Frederic Frizzarin, Head of Pre-Sales, Ingenico Enterprise Retail writes for Payment Expert on the imperative role of tokenisation in boosting not only ecommerce engagement but also that of the retail sector.
Even before the coronavirus pandemic hit, ecommerce was trending upwards. As consumers become more accustomed to this convenient way of shopping with desired items delivered to their door with just a click, merchants are increasingly expected to cater appropriately.
This isn’t just the case for online commerce, however. Today’s consumer can be put off making in-store purchases if they so much as have to dig out a debit card, since developments such as mobile wallets have become the ultimate convenience.
As such, retailers now more than ever must consider how best to provide a frictionless experience if they want to remain competitive and ensure conversions in this fast-paced modern world. Moreover, as digital payments systems have developed, so too have data regulations, adding another important consideration to retailers’ plates. Their systems must be data-secure, but the service needs to remain simple and smooth.
Data security is crucial to prevent retailers from having to deal with unnecessary chargebacks and refunds, as well as reducing the risk of a potentially catastrophic data leak. Fortunately, retailers don’t have to do all this alone – payment partners are on hand to guide you.
Tokenisation is a key way to remain data-secure whilst also providing a frictionless experience. Let’s take a closer look at how this works, the benefits tokenisation can provide, and how retailers can implement it.
How tokenisation works
Tokenisation is a system which enables the customer to save their details with a retailer for later use. This means that in future, anytime they want to buy something with your business, their payment details will already be stored, and this makes for a much smoother checkout process.
When it comes to online shopping, a customer will experience tokenisation in the form of a “remember me” button on the webpage into which they’ve registered their payment details. Backstage, Ingenico will save this raw payment data on secured servers, scramble the real details into a code, and send the “token” to the retailer. The merchant then links the token to the customer’s profile so there’s no need for them to input their details into the same site again.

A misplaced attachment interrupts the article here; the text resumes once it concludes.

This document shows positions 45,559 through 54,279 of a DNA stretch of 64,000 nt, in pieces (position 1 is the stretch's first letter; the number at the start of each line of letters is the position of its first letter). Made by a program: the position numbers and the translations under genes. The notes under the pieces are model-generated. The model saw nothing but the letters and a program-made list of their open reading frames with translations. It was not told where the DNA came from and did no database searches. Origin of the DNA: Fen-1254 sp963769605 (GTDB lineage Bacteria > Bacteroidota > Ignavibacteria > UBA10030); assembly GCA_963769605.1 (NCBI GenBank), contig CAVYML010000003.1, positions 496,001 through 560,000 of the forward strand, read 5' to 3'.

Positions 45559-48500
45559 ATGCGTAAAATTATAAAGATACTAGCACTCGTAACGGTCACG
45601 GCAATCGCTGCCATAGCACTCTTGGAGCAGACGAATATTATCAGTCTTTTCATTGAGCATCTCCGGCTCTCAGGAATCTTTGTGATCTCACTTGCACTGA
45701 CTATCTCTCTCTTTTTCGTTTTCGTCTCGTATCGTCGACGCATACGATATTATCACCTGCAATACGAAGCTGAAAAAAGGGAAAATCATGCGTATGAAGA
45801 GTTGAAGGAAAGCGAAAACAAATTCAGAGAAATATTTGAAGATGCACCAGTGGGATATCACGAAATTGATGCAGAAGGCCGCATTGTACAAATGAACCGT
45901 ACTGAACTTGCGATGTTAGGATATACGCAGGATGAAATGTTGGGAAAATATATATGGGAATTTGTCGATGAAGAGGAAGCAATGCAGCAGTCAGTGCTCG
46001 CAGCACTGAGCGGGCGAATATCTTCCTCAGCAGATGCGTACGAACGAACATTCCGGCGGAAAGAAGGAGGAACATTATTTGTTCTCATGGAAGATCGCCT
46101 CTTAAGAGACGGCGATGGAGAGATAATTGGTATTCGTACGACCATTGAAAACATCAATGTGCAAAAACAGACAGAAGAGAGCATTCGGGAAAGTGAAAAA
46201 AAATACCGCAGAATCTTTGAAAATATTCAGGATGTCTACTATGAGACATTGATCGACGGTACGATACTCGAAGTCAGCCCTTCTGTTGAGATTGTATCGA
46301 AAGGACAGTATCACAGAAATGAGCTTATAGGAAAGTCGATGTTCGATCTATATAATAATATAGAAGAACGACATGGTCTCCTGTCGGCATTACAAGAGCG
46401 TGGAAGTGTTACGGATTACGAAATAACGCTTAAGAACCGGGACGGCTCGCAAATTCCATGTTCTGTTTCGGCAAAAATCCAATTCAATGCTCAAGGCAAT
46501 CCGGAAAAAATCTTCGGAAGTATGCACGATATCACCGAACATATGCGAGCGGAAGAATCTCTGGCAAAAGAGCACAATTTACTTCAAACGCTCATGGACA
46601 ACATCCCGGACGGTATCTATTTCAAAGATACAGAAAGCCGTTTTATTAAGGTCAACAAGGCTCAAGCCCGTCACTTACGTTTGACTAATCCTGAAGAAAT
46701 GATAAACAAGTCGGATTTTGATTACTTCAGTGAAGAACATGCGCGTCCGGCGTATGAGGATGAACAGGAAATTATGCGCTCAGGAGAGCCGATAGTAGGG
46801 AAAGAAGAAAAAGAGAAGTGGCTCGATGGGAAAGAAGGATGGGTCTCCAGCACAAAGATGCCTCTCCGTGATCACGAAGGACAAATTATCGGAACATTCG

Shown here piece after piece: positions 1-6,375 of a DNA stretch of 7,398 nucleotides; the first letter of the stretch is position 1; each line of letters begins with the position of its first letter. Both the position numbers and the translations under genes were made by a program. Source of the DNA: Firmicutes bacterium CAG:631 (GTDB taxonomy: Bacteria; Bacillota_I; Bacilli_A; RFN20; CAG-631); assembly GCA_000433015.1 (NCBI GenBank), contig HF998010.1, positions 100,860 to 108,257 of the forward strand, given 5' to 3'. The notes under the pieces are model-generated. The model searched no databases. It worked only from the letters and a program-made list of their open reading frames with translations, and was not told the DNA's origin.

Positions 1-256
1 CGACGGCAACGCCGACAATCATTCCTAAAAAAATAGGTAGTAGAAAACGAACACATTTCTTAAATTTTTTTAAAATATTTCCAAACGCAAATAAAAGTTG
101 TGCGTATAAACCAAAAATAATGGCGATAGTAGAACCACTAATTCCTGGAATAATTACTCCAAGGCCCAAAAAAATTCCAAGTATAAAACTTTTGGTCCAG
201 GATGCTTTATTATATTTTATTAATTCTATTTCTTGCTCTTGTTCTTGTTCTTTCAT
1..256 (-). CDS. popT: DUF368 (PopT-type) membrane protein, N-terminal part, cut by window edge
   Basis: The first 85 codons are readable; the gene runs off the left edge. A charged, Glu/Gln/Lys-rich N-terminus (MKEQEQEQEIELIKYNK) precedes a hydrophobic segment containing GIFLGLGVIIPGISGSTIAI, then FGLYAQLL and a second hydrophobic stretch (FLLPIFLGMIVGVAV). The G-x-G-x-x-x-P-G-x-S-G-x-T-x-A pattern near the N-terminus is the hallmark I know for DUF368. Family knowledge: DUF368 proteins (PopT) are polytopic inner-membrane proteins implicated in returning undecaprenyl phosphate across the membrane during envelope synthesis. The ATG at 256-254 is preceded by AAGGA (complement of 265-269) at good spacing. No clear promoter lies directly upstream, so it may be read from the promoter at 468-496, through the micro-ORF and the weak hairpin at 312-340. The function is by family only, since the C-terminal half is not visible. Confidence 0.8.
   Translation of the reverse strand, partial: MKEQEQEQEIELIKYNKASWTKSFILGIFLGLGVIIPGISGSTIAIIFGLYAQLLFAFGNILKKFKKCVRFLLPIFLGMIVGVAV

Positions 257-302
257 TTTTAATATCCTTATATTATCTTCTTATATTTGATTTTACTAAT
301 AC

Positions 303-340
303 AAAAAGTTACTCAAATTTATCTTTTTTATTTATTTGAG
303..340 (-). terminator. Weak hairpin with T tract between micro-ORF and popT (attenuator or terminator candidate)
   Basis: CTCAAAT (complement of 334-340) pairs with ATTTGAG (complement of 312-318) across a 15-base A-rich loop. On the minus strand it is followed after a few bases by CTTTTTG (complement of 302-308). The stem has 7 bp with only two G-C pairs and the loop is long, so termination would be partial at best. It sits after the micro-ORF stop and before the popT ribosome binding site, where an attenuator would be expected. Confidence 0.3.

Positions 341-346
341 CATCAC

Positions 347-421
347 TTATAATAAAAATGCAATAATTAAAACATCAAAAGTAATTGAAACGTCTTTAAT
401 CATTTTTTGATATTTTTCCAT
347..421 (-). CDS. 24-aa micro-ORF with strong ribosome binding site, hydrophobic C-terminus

Tokenisation isn’t limited to online shopping however, it can also enable the seamless interaction of an omnichannel shopping experience. For example, should a customer buy something in-store, but then phone a call centre to make a return, the call centre will be able to track and refund their purchase by using the token generated during the in-store transaction. Or, for a click and collect solution, tokenisation can enable a store to match up a customer with their online purchase by simply scanning their card details.
In a nutshell, tokenisation helps retailers implement stronger fraud management by enabling them to better recognise genuine customers, as well as allowing them to undertake customer analysis across channels.
By now you’re aware of how tokenisation allows retailers to store customer details online securely and enable speedy one-click checkouts. But its advantages don’t just stop there – data insights made available by tokenisation can really boost business operations by showing merchants how customers use their service. This analysis can help retailers source the origin and ending of the payment journey, for example, or track the percentage of online vs in-store sales.
It’s not just insightful data that tokenisation can offer but it can improve customer loyalty and therefore multiple sales by enabling retailers to implement subscriptions or recurring payments. This means that customers aren’t forced to keep going through a laborious payment process when they just want to reorder frequently bought products. It’s also an easy way to implement successful reward schemes, as all the valuable information gained from tokenisation helps retailers to keep track of and personalise the customer experience.
The next obvious question then, is how to implement this into your business. By partnering with a provider with the right expertise in delivering payments processing – including tokenisation, in-store, online, or via omnichannel solutions – they can evaluate your unique needs, advise on what your customers are looking for, and provide solutions when the time comes to upscale.
Taking advantage of this means retailers can provide a payment experience across channels that is fast and secure. It will also give customers ease of use to make the checkout experience as quick and easy as possible. This in turn can improve customer loyalty, incentivising customers to continue shopping with the same retailers, using tokenisation to provide a smoother, more intuitive customer experience and thereby growing revenue.